Veer Off

Directional Control.jpg

  • JS32, Torsby Sweden, 2014 (On 31 January 2014, an Estonian-operated BAE Jetstream 32 operating a Swedish domestic service landed long at night and failed to stop before the end of the runway.)
  • AT43, Jersey Channel Islands, 2012 (On 16 July 2012, the left main landing gear of a Blue Islands ATR 42-300 collapsed during landing at Jersey. The aircraft stopped quickly on the runway as the left wing and propeller made ground contact. Although the crew saw no imminent danger once the aircraft had stopped, the passengers thought otherwise and perceived the need for an emergency evacuation which the sole cabin crew facilitated. The Investigation found that the fatigue failure of a side brace had initiated the gear collapse and that the origin of this was a casting discontinuity in a billet of aluminium produced to specification.)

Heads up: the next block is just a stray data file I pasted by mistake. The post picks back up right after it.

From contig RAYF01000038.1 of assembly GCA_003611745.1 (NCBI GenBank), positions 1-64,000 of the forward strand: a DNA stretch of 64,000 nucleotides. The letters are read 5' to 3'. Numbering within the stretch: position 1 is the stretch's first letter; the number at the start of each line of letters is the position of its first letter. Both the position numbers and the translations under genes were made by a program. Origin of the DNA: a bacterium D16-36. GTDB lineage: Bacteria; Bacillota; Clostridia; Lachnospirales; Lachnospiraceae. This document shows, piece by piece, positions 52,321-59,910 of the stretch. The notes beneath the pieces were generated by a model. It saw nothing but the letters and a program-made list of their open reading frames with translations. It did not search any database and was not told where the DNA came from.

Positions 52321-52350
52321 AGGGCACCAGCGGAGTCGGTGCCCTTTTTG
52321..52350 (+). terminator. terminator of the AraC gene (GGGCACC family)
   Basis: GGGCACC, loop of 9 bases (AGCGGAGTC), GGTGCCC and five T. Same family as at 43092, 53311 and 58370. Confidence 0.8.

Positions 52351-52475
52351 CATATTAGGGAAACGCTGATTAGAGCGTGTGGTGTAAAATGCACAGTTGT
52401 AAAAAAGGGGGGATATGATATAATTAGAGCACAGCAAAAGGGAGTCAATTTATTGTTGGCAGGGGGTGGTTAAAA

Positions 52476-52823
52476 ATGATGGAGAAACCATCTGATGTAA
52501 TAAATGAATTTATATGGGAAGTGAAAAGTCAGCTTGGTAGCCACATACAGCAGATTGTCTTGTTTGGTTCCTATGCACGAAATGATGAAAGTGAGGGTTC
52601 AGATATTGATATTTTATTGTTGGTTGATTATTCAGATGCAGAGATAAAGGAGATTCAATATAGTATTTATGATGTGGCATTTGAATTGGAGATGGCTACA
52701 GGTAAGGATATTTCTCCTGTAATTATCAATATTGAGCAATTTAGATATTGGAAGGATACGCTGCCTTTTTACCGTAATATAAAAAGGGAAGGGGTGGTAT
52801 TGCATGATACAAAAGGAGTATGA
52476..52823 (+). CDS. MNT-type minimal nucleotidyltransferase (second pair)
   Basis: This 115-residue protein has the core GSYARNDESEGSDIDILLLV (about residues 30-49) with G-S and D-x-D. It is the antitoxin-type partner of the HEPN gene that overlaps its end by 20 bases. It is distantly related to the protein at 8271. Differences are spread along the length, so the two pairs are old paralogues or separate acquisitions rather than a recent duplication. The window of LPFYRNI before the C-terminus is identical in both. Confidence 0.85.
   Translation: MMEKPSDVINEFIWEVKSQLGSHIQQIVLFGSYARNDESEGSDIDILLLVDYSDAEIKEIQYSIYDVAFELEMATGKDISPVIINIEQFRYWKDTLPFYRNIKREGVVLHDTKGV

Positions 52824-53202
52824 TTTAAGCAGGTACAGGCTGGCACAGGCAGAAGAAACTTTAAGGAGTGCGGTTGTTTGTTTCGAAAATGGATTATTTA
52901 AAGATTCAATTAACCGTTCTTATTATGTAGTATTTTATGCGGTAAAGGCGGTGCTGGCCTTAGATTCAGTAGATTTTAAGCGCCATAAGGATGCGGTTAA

• A333, Kathmandu Nepal, 2015 (On 4 March 2015, the crew of a Turkish Airlines A333 continued an automatic non precision RNAV approach below the prescribed minimum descent altitude without having obtained any element of visual reference and when this was acquired a few seconds before the attempted landing, the aircraft was not aligned with the runway centreline and during a 2.7g low-pitch landing, the left main gear touched down on the grass. The aircraft then left the runway completely before stopping with a collapsed nose gear and sufficient damage to be assessed a hull loss. None of 235 occupants sustained serious injury.)